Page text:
• Dimensional data of nozzles
  • Direction and allotted angles
  • Elevation of the nozzle using the center axis 
  • Elevations of the base of structures 
  • Axis orientation, offset, and location.
  • Slope involved in the installation, if any.
  • Specifications and line details
  • Breaks in specifications, if any.
  • Dimensional data is involved in the structure.
  • Drawing numbers of continued drawings if the structure drawing spans multiple pages.
  • Locations of individual instruments and their components.
  • Location and structures of control valves
  • Location of grids
  • Data on special items
  • Requirements of orifice meters
  • Ventilation and drainage details and location
  • Weld data for manufacturing of components
  • Weld data for installation
  • Size of branches
  • Size of reducers
  • Gap data for welds
  • Sequencing of components
  • Orientation of taps and the direction of flow of fluid to be carried in the pipes.

3. Bill of Materials (BOM)

  • Description of individual structural elements
  • Quantities of elements involved in the drawing.
  • Materials that the individual components are made of.
  • Variety and quantity of valves
  • Size and manufacturing rating of components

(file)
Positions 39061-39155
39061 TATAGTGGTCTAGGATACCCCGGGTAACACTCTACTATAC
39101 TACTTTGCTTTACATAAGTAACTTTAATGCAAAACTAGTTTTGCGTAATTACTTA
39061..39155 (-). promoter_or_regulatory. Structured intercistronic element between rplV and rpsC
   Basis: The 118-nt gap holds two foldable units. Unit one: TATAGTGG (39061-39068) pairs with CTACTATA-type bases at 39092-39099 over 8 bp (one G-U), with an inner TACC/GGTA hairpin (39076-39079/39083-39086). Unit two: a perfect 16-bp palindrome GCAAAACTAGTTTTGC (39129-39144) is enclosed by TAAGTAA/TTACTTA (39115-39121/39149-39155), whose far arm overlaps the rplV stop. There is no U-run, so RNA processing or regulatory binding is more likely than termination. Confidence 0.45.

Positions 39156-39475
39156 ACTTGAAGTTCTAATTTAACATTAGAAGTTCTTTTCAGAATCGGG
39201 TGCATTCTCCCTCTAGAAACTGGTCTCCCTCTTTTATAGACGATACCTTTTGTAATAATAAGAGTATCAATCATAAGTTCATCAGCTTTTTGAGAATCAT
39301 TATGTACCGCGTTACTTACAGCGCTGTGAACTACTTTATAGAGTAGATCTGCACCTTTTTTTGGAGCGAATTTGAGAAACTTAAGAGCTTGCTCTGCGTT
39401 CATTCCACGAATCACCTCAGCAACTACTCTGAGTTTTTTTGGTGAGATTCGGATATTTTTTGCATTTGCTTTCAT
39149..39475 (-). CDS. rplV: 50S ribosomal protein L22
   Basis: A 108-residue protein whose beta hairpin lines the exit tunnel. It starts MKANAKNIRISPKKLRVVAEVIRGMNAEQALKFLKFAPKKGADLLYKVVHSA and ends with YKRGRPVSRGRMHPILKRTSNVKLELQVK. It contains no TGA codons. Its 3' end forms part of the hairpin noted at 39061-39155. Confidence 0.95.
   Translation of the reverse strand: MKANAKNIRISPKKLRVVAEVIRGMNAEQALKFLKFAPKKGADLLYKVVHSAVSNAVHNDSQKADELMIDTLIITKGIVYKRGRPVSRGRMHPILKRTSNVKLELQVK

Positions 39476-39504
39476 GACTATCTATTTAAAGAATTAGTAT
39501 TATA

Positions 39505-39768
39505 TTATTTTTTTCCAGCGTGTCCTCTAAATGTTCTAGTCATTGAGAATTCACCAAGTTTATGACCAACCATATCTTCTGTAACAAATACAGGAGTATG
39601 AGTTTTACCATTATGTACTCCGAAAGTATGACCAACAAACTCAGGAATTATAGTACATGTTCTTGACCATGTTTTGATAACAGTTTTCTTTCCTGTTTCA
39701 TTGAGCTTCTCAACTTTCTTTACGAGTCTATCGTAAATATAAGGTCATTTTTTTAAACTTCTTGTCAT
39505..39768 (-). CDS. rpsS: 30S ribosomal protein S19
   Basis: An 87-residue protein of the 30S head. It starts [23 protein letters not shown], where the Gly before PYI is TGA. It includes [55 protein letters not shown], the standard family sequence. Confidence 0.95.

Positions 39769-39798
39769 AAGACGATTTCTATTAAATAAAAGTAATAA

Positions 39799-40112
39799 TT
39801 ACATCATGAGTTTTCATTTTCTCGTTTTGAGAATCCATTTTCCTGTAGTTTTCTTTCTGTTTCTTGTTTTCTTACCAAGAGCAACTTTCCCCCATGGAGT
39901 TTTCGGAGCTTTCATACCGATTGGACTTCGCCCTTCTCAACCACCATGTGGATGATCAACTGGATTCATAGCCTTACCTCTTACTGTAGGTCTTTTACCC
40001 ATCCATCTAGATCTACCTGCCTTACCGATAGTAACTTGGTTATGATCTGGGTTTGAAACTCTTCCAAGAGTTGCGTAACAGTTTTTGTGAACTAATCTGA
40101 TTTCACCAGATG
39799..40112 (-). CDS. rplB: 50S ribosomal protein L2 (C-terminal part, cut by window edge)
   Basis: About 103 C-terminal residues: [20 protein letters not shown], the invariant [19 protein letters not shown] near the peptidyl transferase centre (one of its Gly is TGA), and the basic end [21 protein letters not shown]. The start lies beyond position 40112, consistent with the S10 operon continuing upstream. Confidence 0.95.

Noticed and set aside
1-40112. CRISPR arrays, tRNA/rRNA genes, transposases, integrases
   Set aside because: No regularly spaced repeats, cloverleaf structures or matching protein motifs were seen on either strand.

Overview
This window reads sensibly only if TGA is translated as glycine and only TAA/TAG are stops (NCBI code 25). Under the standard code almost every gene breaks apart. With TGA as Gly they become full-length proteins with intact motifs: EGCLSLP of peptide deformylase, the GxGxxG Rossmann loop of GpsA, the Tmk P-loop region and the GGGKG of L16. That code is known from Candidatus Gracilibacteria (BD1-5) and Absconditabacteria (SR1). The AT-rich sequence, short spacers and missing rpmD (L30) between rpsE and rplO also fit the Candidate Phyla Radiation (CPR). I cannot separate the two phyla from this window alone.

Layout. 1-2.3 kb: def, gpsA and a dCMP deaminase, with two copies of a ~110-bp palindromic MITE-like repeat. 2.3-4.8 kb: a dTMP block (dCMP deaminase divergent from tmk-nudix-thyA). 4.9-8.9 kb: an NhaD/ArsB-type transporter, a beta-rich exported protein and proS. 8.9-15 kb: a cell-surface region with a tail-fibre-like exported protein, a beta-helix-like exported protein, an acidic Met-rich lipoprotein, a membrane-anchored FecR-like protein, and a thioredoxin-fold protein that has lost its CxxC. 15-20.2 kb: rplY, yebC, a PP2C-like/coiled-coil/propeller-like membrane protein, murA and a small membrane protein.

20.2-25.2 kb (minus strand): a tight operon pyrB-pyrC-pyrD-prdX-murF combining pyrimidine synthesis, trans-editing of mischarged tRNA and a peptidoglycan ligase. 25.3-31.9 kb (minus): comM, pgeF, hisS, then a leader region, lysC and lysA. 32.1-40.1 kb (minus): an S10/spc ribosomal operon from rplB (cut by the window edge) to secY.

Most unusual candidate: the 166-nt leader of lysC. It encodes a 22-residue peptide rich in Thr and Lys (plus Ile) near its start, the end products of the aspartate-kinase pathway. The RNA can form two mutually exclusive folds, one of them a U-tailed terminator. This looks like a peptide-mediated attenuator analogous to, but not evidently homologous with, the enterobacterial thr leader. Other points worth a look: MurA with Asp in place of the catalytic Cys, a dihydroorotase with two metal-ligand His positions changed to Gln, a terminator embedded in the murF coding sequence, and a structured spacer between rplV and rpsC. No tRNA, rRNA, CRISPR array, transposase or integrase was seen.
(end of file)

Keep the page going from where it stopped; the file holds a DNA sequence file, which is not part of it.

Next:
• Industry codes followed by the pipeline structure
  • Special components, instruments, and such data must be logged in the Bill of Materials.
  • Length of structure and its dimensions
  • Quantity and variety of structural supporting elements

4. Notes section

This section contains data on any specific requirements and additional components. This varies from project to project, and this section can be completely skipped if there is no data to provide. It contains the following data:

  • Data related to the slope and orientation of the structure should be mentioned in the presence of any such special situations.
  • In case the fluid to be carried in the pipeline is specific i.e., corrosive, edible, etc. Unique requirements and related data should be mentioned.
  • Piping and Instrumentation distance, lengths, and pressure can be mentioned in this section.
  • Requirements for unhindered uninstallation and dismantling of the structure can also be mentioned here.

Methodology of Drawing Pipeline Isometric Drawings 


Pipeline isometric generally depicts a large-scale pipeline structure and is never drawn to scale. It should be noted, however, that the dimensioning in the drawings, despite the scaling down is always in proportion. The steps involved henceforth include:

  • Creation of a sample isometric diagram prototype wherein the plane orientation, title blocks, BOM, dimensioning data, snap, and grid are pre-set. 
  • Create a library of the isometric symbols involved, including any additional parts, fittings, valves, etc., that are significant to the drawing. 
  • Dimensioning should be created for all isometric planes.
  • A list and menus for easy access to symbols should be created. 

How to Draw Isometric Drawings?